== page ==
Parents' Attitudes Towards Body Piercing and Tattooing
Parents and youths have agreed, not only once, but many times, on the subject of growing body piercing and tattooing among youths. The state of parents who have been strict and dismissive of people with tattoos is the source of contention. While many young people use tattoos and other types of body piercing as a means of identification and speech, most parents view this new movement in culture as a bad idea. The fact that both parties to this contention stand their perceptions is explained by the negative notion the society had on people with tattoos and how that perception has changed with time until now. Our parents and employers seem not to have changed with the change in attitude about tattoos. The people with pierced and tattooed bodies still face worst discrimination in job hiring although that should not happen.
Discrimination in Job Hiring
Joe had to cover her tattoos while going to deliver her application letter to a company because she hoped to meet the hiring manager at the enterprise. While she argued that she did not think that her tattoo is controversial with the job requirement, the fear she has, which made her cover her tattoos with makeup, speaks massive volumes about how potential employers discriminate job seeker with tattooed and pierced bodies (White, 2012). The businesses justify their course of action against hiring people with pierced and tattooed bodies with its unprofessionalism look in the corporate world. No firm would risk their business in the name of being lenient to people with tattooed and pierced bodies.
Discrimination in the Workplace
On another separate instance at the workplace, Karla Valentine, a 35-year old, heavily tattooed midday teaching assistant at Suffolk, UK, was quickly served with a "standards of dress" guide when her tattoos and body piercings which were well-covered in winter showed in summer (BBC News Services, 2014). She was urged to cover her tattoos and body piercings because it was a bad example for children. Even though she was good at her job, began a symbol awareness campaign in the school, and children had started talking about her tattoos, she had to quit her job. Valentine felt dejected and discriminated, and she could not continue to work in the same environment with the people who had labeled her a bad example for the children. As a result, when the head teacher called her to the office to discuss the issues that she had raised, Valentine resigned because she did not feel comfortable to work with people who discriminate against tattoos, and Valentine felt she did not have to prove that she is a hard worker and a decent person.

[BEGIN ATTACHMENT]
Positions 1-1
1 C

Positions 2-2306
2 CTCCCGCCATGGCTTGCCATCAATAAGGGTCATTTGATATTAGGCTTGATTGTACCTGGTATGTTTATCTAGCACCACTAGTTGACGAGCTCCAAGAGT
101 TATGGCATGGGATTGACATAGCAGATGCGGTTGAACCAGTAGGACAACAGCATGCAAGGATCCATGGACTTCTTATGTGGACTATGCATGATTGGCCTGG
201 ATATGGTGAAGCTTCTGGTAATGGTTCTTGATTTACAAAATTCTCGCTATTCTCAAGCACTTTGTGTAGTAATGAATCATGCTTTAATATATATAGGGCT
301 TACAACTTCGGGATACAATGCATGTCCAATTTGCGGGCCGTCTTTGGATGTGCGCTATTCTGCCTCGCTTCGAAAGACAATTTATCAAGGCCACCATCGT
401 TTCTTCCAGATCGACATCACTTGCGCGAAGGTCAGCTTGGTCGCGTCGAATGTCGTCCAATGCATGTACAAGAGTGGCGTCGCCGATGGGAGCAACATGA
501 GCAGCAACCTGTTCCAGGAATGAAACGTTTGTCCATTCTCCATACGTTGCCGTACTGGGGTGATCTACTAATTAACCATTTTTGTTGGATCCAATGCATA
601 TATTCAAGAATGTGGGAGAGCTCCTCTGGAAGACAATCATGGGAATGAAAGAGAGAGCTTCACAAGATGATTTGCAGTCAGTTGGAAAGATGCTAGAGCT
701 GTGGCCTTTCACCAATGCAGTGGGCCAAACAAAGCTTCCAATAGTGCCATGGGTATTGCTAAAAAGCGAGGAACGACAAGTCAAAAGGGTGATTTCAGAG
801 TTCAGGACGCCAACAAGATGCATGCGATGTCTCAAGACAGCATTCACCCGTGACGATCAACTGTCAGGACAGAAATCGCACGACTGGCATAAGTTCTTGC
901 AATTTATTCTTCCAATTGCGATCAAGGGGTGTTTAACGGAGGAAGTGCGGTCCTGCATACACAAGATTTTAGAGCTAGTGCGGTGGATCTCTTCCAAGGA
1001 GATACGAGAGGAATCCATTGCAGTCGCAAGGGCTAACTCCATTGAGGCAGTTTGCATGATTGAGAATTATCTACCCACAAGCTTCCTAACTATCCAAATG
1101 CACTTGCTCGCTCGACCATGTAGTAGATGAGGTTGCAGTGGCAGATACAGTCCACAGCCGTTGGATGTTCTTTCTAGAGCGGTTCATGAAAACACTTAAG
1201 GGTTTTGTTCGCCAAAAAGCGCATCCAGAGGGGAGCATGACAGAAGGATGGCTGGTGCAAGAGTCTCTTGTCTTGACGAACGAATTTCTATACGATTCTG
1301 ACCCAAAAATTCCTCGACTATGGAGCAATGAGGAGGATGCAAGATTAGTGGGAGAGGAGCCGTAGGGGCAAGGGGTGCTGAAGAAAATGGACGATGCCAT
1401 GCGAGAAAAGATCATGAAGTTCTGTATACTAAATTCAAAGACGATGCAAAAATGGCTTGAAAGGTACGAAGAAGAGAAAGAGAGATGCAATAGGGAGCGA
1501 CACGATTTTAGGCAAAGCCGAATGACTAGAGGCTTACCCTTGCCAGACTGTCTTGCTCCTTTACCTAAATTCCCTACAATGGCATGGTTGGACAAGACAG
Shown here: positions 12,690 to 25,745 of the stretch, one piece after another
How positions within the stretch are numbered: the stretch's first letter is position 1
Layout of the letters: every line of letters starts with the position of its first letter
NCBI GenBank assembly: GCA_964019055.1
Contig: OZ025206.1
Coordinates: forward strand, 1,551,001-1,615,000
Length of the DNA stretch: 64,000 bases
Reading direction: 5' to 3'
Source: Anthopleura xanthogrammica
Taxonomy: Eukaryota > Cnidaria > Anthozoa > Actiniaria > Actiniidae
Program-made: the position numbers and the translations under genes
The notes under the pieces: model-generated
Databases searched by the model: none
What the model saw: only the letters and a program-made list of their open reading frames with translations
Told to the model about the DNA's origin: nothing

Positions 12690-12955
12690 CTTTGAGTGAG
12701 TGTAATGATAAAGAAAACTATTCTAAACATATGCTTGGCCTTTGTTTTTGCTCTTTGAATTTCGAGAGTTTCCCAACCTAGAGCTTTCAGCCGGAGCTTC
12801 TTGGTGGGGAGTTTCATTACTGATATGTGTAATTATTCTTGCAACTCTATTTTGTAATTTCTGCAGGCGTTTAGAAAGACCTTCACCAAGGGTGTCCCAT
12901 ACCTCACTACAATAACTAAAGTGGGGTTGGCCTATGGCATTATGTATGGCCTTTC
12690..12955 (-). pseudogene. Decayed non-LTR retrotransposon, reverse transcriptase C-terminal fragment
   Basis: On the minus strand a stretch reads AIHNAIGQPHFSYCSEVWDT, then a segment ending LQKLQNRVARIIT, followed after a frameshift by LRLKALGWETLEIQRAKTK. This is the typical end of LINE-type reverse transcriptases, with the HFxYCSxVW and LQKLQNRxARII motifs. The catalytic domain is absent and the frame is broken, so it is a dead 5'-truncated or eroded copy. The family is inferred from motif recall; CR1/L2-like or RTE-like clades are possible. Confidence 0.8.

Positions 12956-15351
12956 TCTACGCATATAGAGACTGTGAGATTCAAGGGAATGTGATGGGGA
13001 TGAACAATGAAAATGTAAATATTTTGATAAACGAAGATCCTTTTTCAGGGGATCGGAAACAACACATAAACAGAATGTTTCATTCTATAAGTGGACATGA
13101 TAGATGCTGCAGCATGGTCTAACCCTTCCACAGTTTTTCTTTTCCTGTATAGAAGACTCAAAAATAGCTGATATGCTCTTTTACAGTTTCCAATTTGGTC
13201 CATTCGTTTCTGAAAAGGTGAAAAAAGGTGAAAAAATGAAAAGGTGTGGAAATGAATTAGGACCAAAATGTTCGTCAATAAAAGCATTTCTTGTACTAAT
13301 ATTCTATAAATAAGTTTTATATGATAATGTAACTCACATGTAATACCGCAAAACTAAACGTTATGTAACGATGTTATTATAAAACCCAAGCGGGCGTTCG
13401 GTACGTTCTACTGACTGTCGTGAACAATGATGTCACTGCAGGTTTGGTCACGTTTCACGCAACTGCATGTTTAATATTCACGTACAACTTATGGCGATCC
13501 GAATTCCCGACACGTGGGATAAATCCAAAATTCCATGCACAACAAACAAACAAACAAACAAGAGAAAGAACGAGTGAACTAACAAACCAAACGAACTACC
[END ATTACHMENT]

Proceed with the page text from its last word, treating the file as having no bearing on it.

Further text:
Other Forms of Discrimination
Additionally, some employers seek to punish employees with tattoos and piercings on their bodies through different ways instead of just directly firing them. That was the case for Sam who hails from Brisbane, Australia. His boss was a religious believer who hated body tattoos and piercings and constantly harassed him because of his tattoos and body piercings. Sam's case remains intriguing because his boss had his hours cut hours after he got tattoos which were not visible anyway (BBC News Services, 2014). Sam ensures that he covers both feet because they have tattoos; however, the employer told him that he had to cover them even out in public to keep up appearances because Sam could see the children he looked after while out there. Although one cannot see his tattoos in his uniform, Sam's employer has maintained that he is unapproachable and looks scary with piercings and tattoos which could cost the business its potential clients.
In Reading, UK, Amii Parr also faced discrimination in the workplace because of his tattoos and body piercings. Fellow workers called him names. They even said that he looked disgusting and would let down the company at one time. It all started when he got the job, and his workmates shouted at him that he only secured the post because he had tattoos on his body. Parr observed his fellow workmates tut and spat at the same time, walked out of the shop where he worked and went behind it to cry, as explained by BBC News Services (2014). He faced discrimination regardless of the fact that he had had awards for his exemplary customer service, was polite and he did not do drugs. To make matter worse, one of his managers had sleeves while the other had a tattoo in her neck.
In conclusion, employers still discriminate against people with tattoos and piercings on their bodies. Although it should not happen, people with pierced and tattooed bodies still face worst discrimination in job hiring, at the workplace and in society all over the world. Some employers seek to punish employees with tattoos and piercings on their bodies through different ways instead of just directly firing them. People should change their mindset to people with tattoos and body piercings.
White, A., (2012, January). What's my tattoo/piercing/hairstyle got to do with it? Retrieved from http://www.snagajob.com/resources/whats-my-tattoopiercinghairstyle-got-to-do-with-it/
BBC News Services. (2014, Sep). 'I lost a job because of my tattoos.' BBC News Magazine's Email Newsletter. Retrieved from http://www.bbc.com/news/magazine-29211526